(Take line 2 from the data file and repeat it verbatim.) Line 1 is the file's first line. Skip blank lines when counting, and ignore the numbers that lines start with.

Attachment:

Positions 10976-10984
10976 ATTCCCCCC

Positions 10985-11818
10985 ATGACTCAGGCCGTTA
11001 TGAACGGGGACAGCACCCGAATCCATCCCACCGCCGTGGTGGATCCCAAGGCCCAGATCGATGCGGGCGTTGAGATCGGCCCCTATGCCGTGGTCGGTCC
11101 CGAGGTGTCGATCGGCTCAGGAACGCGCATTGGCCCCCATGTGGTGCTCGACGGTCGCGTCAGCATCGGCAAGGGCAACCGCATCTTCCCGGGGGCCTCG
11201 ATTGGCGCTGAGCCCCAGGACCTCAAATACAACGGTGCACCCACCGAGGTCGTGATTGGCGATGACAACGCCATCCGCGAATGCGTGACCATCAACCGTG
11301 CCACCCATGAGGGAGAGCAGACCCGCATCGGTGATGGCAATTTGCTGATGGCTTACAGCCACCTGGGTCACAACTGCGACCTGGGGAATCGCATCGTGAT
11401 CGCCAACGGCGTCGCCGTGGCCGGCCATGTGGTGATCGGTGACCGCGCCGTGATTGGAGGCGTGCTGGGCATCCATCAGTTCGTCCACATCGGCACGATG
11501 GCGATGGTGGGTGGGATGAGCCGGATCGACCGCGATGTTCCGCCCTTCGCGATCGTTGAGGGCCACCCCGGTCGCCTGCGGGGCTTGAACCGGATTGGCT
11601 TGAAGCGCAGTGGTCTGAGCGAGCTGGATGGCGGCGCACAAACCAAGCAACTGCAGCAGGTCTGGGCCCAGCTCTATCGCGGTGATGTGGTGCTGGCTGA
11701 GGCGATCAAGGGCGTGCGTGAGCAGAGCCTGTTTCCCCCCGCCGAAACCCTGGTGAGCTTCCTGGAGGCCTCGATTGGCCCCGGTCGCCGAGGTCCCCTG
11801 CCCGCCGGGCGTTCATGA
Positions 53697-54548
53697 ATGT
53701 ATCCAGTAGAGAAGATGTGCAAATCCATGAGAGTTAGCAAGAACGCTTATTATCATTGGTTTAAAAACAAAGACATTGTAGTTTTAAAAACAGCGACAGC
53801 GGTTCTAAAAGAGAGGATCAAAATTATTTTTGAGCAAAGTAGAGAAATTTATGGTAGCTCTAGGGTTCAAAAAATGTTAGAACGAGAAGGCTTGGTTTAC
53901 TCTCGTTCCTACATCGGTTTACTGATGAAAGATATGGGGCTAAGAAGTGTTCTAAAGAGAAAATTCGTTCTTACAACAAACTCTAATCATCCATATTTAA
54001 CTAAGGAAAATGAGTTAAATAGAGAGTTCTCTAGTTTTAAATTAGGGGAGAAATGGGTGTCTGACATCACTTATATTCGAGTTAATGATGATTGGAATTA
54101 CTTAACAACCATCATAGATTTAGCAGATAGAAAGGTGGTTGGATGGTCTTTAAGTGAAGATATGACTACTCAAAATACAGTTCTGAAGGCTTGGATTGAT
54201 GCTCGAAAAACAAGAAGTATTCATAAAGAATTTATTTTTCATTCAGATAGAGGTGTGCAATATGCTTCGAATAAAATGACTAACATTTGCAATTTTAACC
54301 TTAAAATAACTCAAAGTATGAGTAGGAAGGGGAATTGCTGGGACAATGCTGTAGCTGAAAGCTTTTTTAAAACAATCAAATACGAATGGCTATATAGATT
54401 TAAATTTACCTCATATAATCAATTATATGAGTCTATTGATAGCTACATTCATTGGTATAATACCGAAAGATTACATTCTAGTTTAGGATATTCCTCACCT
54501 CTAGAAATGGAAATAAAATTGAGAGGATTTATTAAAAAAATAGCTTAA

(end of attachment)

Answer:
10976 ATTCCCCCC